This image shows a bow shock around the very young star, LL Ori. It is located in the intense star-forming region known as the Great Nebula in the constellation Orion.
A bow shock can be created in space when two streams of gas collide. LL Ori emits a vigorous stellar wind, a stream of charged particles moving rapidly outward from the star. This stellar wind collides with slow-moving gas evaporating away from the center of the Orion Nebula, which is located to the lower left in this image. The surface where the two winds collide is the crescent-shaped bow shock seen in the image. A second, fainter bow shock can also be seen around a star near the upper left-hand corner of the image.
ESA's Cluster was in the right place and time to make this shocking discovery. The four spacecraft encountered a shock wave that kept breaking and reforming - predicted only in theory.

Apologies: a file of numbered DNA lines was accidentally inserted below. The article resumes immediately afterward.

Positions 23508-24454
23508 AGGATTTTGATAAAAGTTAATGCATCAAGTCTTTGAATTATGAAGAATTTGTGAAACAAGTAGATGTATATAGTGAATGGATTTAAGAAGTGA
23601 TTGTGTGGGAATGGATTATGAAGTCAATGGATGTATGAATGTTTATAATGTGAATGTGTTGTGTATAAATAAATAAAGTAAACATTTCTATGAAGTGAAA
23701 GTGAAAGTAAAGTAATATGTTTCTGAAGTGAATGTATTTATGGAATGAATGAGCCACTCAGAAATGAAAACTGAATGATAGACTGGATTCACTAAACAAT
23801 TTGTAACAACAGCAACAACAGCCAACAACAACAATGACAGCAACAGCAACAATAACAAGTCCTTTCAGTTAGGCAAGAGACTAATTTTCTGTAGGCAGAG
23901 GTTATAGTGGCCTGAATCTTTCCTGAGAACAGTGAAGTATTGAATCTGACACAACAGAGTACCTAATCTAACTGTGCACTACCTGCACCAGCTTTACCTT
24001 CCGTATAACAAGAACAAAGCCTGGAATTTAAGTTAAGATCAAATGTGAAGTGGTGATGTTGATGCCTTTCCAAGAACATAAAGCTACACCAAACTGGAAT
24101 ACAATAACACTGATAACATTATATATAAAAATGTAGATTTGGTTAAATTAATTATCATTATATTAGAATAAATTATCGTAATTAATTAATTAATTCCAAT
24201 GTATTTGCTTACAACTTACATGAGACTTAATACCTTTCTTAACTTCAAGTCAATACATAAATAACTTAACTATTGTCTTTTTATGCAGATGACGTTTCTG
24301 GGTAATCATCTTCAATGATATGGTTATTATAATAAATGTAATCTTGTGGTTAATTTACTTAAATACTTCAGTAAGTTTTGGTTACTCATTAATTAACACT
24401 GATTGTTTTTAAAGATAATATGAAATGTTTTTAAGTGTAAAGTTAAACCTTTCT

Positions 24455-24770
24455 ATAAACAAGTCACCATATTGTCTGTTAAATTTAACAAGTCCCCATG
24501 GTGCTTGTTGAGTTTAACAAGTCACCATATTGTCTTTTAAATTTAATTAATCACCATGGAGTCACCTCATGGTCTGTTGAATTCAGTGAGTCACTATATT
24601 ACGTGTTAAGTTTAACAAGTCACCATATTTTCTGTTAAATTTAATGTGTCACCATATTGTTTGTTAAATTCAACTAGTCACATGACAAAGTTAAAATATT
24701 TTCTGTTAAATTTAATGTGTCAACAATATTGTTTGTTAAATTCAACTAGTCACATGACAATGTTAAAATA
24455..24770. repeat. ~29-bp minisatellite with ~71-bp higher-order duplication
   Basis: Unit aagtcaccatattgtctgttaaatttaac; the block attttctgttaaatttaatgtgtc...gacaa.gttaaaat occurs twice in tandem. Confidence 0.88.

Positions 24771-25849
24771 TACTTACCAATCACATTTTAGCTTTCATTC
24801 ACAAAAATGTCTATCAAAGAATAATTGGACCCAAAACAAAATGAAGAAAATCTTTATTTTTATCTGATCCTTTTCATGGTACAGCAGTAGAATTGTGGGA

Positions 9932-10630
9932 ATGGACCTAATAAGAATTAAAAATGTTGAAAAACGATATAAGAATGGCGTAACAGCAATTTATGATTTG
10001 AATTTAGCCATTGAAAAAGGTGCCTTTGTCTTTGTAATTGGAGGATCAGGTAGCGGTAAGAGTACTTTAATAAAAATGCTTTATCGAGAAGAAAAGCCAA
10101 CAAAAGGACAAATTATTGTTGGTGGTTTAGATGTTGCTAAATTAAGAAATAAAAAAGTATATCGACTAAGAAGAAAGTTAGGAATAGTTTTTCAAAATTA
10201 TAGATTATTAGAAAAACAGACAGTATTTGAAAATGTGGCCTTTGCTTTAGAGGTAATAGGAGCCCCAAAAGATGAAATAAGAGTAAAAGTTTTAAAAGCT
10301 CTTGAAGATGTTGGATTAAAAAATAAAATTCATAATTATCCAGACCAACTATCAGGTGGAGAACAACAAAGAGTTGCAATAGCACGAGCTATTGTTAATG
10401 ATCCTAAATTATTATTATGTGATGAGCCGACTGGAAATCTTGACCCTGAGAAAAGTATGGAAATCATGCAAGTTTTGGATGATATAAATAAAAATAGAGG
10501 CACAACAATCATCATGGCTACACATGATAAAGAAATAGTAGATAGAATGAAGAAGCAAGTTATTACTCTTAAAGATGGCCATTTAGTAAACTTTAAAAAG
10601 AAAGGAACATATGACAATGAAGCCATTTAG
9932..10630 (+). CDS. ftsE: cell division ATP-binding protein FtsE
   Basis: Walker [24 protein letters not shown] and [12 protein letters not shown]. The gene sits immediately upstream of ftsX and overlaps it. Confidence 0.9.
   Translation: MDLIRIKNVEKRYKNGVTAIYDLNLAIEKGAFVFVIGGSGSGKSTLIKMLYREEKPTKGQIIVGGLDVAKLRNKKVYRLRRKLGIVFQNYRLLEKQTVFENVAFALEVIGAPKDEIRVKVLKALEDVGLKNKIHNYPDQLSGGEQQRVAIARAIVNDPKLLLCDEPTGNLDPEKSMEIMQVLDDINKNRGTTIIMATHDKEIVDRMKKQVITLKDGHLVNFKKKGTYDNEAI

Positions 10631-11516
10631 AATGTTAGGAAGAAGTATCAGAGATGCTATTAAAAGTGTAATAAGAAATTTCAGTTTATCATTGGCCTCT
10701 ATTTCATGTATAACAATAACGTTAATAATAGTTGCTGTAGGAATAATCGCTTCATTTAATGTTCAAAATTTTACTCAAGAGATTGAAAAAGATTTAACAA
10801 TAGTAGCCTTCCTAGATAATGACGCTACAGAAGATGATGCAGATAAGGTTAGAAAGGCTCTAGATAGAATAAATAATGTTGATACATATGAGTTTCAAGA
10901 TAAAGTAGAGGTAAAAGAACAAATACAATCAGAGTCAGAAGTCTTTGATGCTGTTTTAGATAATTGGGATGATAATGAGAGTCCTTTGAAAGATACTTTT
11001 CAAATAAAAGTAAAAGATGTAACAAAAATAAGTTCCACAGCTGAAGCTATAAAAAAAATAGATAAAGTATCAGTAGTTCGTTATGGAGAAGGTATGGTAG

On 24 January 2001, Cluster's spacecraft observed shock reformation in the Earth's magnetosphere, predicted only in theory, over 20 years ago. Cluster provided the first opportunity ever to observe such an event, the details of which have been published in a paper on 9 March this year.
The shock wave that sits above the Earth's surface is a natural phenomenon. It is located on the side facing the Sun, at approximately one quarter of the distance to the Moon, and is caused by the flow of electrically charged particles from the Sun.